Skip to content Skip to navigation

Program Highlights for year 2008

Quantum Memory Preserves Coherence for over 1 Second in Silicon

One of the key hurdles to building a large quantum computer is maintaining the coherence of the many individual two-level quantum mechanical systems, or qubits. Atoms and ions in a vacuum or nuclear spins in solids and liquids can have long coherence, but it is not yet known how well those systems can be scaled to make a large computer.

Phase Transition of Dirac Electrons in Bismuth

The energy E of a bowling ball increases as the square of its velocity (or momentum p). This is also generally true for electrons in solids, which are accurately described by the Schràƒ’¶dinger equation (Fig. 1a). However, in a small set of materials - e.g. bismuth, antimony and graphene - E increases linearly with p (Fig. 1b).

Nanoscale Imaging Shows Link between Attractive and Repulsive Forces in Copper-Oxide Superconductors

In a normal material, electrons repel each other due to their charge. In the copper-oxide superconductors, however, an attractive force develops between electrons that pairs them up at temperatures up to 140 degrees above absolute zero. Understanding the reason for this pairing has remained an elusive goal in condensed matter physics research over the past two decades.

Low Density Ti-based Bulk Metallic Glasses as a Matrix For High Performance Metallic Glass Composite

In a recent publication in Nature, we reported bulk metallic glass (BMG) matrix composites exhibiting >10% tensile ductility and Fracture Toughness comparable to or exceeding the toughest metals known [1]. These high performance composites demonstrate the potential of metallic glass as revolutionary structural metals. The BMG matrix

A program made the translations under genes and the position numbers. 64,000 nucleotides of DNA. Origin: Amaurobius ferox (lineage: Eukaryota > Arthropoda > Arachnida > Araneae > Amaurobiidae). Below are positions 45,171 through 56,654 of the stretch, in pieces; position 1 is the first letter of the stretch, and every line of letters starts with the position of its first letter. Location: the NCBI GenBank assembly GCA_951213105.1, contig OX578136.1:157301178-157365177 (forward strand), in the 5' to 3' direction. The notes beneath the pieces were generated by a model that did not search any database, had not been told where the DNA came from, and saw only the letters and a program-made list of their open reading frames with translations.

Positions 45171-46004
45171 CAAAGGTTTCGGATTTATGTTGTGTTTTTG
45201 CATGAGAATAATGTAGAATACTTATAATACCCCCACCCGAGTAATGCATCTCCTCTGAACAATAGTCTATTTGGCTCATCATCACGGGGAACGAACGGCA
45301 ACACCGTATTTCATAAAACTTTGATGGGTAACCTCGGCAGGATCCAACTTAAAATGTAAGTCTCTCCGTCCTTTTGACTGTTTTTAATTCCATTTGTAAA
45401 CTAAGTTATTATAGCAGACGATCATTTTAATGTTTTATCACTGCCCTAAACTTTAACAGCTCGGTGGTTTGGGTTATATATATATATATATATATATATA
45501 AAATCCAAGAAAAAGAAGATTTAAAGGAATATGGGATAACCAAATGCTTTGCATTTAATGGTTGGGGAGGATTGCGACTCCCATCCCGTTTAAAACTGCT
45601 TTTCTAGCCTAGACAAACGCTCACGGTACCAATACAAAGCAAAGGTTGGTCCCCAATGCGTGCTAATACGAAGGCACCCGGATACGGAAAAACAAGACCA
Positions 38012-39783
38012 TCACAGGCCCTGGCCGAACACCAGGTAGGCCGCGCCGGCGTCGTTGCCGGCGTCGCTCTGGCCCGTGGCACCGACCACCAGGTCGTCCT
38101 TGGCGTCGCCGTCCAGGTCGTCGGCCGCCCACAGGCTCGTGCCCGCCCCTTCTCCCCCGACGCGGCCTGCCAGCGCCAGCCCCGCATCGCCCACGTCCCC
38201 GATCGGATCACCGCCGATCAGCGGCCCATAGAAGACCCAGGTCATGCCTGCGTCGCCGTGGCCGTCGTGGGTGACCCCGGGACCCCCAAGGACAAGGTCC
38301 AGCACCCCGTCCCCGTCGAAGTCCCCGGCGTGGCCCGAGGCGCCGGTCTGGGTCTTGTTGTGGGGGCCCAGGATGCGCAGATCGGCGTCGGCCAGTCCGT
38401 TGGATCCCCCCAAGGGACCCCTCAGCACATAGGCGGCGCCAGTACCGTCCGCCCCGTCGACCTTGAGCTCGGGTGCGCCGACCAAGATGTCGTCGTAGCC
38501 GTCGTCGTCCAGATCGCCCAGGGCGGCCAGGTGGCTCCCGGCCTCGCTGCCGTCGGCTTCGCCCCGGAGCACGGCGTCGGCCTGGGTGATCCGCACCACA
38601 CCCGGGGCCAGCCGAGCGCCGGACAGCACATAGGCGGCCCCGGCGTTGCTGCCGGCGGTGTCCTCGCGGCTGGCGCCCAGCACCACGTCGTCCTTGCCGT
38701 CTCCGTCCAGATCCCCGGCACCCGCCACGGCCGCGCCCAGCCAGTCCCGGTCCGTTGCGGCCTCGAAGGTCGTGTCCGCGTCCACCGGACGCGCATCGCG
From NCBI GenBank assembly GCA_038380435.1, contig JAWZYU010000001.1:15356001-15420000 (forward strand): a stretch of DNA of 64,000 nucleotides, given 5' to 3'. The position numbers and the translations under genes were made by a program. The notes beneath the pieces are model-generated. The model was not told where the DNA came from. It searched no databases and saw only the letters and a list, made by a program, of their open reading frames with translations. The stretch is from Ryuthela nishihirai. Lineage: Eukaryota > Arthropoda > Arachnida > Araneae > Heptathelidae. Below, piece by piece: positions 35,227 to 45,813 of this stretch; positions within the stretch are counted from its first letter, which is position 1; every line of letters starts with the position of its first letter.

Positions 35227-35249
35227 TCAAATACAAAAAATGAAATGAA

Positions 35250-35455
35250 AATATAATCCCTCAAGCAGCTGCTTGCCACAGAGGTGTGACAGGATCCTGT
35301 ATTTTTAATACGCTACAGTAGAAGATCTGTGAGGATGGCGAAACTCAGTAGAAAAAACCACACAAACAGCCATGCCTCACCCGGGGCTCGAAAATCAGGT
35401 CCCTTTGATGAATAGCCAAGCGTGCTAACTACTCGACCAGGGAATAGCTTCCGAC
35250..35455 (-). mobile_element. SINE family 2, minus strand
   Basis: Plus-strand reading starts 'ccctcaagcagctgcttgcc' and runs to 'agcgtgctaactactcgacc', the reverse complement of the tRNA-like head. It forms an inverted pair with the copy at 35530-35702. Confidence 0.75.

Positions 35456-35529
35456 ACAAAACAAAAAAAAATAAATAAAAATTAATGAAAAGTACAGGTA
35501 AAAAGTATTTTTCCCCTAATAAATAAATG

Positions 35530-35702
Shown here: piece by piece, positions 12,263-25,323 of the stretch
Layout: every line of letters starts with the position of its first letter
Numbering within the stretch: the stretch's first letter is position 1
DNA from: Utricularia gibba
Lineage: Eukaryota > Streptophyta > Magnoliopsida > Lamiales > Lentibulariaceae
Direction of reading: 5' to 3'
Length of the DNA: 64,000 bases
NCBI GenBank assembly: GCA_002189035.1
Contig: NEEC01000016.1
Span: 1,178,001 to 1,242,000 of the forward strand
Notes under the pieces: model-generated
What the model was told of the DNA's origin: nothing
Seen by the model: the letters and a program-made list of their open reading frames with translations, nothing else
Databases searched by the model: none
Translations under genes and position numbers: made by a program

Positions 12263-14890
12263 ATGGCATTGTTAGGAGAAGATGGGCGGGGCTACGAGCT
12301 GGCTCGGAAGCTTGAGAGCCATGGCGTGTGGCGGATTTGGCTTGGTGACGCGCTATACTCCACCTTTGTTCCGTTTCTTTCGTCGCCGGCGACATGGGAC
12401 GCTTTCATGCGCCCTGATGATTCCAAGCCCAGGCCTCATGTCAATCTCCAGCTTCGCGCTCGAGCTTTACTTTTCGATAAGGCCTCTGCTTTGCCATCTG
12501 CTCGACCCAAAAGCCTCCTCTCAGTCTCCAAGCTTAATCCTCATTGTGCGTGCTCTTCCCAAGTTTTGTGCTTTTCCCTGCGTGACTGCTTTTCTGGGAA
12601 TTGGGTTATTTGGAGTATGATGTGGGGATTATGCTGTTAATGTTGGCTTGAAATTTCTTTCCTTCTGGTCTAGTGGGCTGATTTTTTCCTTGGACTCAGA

How to Avoid Parasitic Cracks During Layer Transfer

Producing high quality thin films of controlled thickness is a critical step for the development of ferroelectric nanophotonic devices. Developed recently, the process referred to as layer transfer has been shown to be very promising: ions are implanted in a plan parallel to the interface of a bilayer system that is then heated.

Patterning Organic Semiconductor Single Crystal Field-Effect Transistors

Single-crystal organic field-effect transistors (OFETs) are ideal device structures for studying fundamental science associated with charge transport in organic materials and have demonstrated outstanding electrical characteristics. However, it remains a technical challenge to integrate single-crystal devices into practical electronic applications.

Flow-Enhanced Single Molecule DNA Hybridization Studies

Objective: To develop novel microfluidic flow cells that allow trapping of single DNA molecules and studies of the binding of sequence-specific probes to the trapped DNA.

Thinking Small: Nanoscale Informal Science Education (NISE) Activities

The University of Maryland (UMD) MRSEC joined the NISE Network in the nation-wide effort to bring nanoscience to communities across the country during the week of March 29 - April 6, 2008.